• record - hostname of the server that will handle the email messages
    • priority - priority index, prioritize the lowest indexed server
    • ttl - time to keep record in cache
  • CNAME record - canonical name record used for specifying host alisases.
    • host - subdomain to optionally add to main domain
    • record - the host this is an alias for
    • ttl - time to keep record in cache
  • TXT record - used to provide information for a wide variety of sources.
    • host - subdomain to optionally add to main domain
    • record - any text is valid
    • ttl - time to keep record in cache
  • SPF record - used to identify which servers are permitted to send emails for your host. This record type is deprecated in favor of using a TXT record.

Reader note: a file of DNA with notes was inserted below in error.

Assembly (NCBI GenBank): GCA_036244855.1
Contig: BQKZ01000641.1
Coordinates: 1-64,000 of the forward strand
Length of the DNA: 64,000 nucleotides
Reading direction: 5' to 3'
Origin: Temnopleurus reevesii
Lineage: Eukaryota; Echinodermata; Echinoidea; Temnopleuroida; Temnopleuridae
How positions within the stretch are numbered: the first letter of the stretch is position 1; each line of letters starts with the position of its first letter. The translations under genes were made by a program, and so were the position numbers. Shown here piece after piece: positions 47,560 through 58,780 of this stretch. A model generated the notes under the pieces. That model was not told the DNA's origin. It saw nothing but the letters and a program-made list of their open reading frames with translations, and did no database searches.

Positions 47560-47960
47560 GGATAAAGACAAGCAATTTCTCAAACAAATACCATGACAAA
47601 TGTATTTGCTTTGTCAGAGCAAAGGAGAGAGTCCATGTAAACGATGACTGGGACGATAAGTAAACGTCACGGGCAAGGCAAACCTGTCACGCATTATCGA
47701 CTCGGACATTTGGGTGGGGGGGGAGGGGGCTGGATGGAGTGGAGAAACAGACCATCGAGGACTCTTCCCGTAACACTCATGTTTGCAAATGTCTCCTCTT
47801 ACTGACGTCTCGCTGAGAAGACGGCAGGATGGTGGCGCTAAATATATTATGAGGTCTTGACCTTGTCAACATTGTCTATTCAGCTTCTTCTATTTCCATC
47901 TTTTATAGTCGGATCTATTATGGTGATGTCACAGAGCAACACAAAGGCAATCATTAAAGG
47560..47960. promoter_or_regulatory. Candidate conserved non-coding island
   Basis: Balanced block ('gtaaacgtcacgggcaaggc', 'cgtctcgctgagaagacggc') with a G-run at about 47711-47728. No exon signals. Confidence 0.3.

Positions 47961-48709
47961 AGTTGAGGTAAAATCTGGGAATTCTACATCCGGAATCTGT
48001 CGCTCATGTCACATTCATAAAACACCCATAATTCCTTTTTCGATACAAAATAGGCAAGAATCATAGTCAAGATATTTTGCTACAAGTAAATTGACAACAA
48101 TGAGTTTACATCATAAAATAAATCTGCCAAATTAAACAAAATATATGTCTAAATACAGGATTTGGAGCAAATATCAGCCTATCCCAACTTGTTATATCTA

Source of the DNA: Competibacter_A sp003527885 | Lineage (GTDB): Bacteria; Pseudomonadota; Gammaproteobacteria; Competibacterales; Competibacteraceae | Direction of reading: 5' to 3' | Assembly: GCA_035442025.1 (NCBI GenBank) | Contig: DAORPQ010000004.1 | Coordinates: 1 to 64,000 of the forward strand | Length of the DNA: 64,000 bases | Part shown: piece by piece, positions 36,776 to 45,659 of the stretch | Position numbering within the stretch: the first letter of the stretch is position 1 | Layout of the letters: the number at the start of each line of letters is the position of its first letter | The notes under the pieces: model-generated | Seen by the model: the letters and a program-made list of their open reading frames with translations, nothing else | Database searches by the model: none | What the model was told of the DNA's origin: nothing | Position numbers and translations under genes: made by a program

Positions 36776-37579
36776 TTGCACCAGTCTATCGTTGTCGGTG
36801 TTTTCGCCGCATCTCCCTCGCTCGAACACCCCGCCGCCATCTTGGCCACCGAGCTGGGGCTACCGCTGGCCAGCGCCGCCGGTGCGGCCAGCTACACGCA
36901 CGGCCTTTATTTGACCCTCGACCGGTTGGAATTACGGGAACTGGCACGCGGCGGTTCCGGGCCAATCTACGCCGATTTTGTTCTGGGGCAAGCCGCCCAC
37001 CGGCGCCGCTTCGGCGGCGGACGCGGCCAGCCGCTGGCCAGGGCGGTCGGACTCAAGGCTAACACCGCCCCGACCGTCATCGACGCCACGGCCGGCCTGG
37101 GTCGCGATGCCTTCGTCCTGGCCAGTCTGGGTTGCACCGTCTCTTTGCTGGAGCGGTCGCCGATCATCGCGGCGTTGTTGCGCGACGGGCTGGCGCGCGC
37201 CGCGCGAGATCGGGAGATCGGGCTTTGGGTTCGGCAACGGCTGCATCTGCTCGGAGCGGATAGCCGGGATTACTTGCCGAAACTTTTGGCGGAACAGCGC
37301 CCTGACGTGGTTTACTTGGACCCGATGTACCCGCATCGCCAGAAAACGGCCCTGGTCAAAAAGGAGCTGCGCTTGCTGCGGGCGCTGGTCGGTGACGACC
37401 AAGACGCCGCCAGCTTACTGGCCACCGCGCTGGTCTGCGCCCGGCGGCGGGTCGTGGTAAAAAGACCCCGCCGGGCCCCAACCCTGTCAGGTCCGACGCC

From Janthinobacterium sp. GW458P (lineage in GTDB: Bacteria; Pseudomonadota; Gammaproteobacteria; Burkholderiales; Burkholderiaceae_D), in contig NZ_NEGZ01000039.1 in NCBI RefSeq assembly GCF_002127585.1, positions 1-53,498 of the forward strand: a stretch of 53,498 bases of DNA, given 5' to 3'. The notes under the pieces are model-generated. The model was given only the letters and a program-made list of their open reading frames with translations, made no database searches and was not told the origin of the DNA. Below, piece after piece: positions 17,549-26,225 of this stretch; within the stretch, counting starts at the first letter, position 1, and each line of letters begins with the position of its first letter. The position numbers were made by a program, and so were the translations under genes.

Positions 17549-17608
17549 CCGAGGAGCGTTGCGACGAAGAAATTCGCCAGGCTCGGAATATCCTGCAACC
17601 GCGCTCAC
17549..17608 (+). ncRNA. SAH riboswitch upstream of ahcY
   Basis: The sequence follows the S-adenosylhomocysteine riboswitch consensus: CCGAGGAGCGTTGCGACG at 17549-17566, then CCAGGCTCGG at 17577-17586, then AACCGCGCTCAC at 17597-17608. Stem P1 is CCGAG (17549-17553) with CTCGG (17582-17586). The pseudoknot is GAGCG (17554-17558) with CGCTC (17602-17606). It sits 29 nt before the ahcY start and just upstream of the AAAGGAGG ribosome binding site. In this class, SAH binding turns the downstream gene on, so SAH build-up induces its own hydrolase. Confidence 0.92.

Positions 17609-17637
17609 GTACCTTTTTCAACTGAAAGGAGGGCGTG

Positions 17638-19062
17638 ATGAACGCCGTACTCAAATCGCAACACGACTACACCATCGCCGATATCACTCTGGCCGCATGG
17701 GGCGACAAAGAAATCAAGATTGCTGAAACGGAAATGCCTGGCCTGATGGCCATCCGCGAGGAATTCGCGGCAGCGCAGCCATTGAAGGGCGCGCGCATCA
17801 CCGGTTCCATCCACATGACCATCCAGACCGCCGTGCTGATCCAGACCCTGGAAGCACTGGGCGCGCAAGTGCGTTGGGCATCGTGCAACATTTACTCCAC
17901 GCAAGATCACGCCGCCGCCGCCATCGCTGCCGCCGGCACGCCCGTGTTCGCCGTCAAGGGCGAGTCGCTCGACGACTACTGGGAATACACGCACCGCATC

• host - subdomain to optionally add to main domain
    • record - a specific format is required for this record
    • ttl - time to keep record in cache
  • NS record - used to identify the name servers responsible for your domain. This must be the same as what your domain provider has configured.
    • host - subdomain to optionally add to main domain
    • record - the hostname of the nameserver
    • ttl - time to keep record in cache
  • SRV record - used to identify the host and port of specific services.
    • host - subdomain to optionally add to main domain
    • record - the hostname of the server
    • port - the port the service answers on
    • priority - priority index, prioritize the lowest indexed server
    • weight - a relative weight for services with the same index
    • ttl - time to keep record in cache